By Douglas Holtz-Eakin
The young drop coverage to avoid higher premiums
Independent voices from the TWT Communities
Ankles aren't supposed to bend the way Santana Moss contorted his left foot in the end zone on Thursday. And if they do, there's usually some type of tear and pain involved.
When Robert Griffin III reared back and let the ball fly down the field in Santana Moss' direction, he was reminded of a lesson his college coach at Baylor, Art Briles, imparted on him.
More than a few times Robert Griffin III has scared Washington Redskins fans by remaining on the ground after a hit. When he didn't get up Sunday and it was clear he took a shoulder to the head, the fear became a reality.
Robert Griffin III's NFL debut somehow managed to match the excessive hype that preceded this day for months. How he got to that historic perch, though, is the strongest indication this is a new version of the Redskins' offense, not the anemic ones of previous last-place seasons.
The Washington Redskins continued the sweeping change at the wide receiver position Friday night in keeping seven on their final roster.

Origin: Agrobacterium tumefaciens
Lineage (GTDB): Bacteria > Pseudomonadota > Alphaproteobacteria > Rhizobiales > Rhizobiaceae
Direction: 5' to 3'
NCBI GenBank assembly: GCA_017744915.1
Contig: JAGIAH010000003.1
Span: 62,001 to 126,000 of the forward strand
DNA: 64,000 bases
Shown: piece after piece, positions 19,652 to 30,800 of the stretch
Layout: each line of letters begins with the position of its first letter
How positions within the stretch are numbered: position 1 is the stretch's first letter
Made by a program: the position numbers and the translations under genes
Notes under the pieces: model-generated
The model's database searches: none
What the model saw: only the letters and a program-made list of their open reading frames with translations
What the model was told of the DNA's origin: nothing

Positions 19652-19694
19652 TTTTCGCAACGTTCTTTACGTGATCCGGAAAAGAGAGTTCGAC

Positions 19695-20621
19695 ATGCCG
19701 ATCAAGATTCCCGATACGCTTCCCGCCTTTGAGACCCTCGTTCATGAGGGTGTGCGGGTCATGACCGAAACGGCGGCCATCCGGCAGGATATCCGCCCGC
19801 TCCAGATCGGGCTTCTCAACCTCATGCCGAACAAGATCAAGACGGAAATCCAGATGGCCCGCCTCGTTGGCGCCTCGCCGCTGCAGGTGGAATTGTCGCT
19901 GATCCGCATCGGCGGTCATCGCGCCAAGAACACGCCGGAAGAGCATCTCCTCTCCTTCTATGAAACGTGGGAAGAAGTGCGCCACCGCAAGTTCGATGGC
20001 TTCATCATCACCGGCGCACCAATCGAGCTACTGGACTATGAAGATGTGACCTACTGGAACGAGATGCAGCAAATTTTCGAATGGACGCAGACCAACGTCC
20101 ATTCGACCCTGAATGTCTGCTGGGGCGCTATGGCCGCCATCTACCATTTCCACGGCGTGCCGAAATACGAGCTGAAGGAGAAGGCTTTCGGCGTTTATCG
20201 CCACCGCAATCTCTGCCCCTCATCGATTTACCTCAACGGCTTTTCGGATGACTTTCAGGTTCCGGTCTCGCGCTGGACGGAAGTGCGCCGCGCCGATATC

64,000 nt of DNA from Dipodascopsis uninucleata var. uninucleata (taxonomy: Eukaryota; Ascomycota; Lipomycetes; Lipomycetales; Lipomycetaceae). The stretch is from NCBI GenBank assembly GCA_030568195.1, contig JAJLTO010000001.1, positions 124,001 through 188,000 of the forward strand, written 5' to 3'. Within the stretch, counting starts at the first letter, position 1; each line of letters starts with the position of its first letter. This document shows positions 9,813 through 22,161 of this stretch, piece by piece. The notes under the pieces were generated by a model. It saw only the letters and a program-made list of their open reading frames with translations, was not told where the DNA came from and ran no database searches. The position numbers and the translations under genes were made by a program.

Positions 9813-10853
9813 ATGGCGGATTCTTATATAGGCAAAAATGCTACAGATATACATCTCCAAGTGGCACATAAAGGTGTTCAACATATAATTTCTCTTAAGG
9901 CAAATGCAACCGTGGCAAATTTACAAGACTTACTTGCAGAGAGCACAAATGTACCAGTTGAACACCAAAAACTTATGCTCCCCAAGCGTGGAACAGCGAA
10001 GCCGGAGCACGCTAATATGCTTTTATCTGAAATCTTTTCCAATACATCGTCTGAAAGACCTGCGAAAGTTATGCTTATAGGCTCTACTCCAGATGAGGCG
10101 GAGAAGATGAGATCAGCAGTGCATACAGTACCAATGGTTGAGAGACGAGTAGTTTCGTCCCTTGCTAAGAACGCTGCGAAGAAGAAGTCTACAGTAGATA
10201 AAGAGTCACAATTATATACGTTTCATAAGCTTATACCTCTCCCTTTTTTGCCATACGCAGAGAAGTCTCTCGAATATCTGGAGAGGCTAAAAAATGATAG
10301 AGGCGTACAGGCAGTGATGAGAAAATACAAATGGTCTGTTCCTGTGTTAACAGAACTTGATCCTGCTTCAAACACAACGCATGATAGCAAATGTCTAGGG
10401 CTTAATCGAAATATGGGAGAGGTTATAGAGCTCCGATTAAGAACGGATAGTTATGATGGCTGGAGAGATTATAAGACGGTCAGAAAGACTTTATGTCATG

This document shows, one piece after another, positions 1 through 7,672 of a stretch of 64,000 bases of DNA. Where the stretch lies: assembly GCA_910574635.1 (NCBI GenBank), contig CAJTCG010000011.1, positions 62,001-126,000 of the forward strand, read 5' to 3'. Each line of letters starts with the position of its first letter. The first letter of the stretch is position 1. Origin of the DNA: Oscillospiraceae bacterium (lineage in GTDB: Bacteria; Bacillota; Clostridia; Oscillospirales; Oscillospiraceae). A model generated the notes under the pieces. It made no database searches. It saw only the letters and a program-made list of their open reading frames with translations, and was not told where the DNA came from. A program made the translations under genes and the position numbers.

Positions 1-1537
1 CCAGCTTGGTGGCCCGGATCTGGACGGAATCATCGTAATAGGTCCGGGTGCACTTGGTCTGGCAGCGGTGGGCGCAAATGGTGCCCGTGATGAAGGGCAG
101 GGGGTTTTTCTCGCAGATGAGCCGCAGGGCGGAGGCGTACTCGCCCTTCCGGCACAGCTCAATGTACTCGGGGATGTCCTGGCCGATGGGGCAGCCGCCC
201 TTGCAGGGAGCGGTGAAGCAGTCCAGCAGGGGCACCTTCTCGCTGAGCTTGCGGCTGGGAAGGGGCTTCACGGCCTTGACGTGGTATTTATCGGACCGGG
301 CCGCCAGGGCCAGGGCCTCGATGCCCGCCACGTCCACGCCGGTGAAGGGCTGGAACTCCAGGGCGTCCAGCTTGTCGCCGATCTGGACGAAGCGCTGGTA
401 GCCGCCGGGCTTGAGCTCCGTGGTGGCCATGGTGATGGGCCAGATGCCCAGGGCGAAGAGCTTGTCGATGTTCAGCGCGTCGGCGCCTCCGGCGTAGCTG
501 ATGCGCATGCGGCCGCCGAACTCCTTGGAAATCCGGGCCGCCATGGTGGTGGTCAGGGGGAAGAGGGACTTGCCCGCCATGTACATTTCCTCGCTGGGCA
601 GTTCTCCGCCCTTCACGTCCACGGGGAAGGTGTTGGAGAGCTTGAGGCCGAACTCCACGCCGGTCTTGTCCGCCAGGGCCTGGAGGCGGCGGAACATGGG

Kirk Cousins grew up a Chicago Bears fan and remembers going to Soldier Field as a kid. He and his father, Don, froze their way through subzero temperatures to watch the Bears, and quarterback Rex Grossman, beat the Atlanta Falcons one Sunday night in December 2005.
As the Miami Dolphins' all-time leader in receiving yardage, No. 2 in receptions and No. 3 in receiving touchdowns, Mark Duper knows about playing the position. So when some of Leonard Hankerson's uncles learned that their employer was a close friend of Duper's, they asked if the three-time Pro Bowler would tutor the young wideout, a rising junior at Miami.
Mike Shanahan didn't like what he saw Wednesday morning as the Washington Redskins went through position drills. Second-year wide receiver Anthony Armstrong drifted toward the sideline after catching a pass instead of sharply turning upfield. Shanahan was displeased enough to stop the drill and correct the mistake.
And so it began, another set of voluntary workouts for Washington Redskins players who were inclined to show up. Roughly 30 did so Tuesday morning, dressed in assorted T-shirts and shorts as they straggled onto a field in Northern Virginia. Inside linebacker London Fletcher was a conspicuous latecomer, arriving after the players had gone through warm-ups and split into their position groups.
"Once I saw where he threw it, where he placed the ball, I knew I had to put my burners on to play the ball," Robinson said.
"He said all week he wanted to dominate, and that's what he did today," wide receiver Aldrick Robinson said.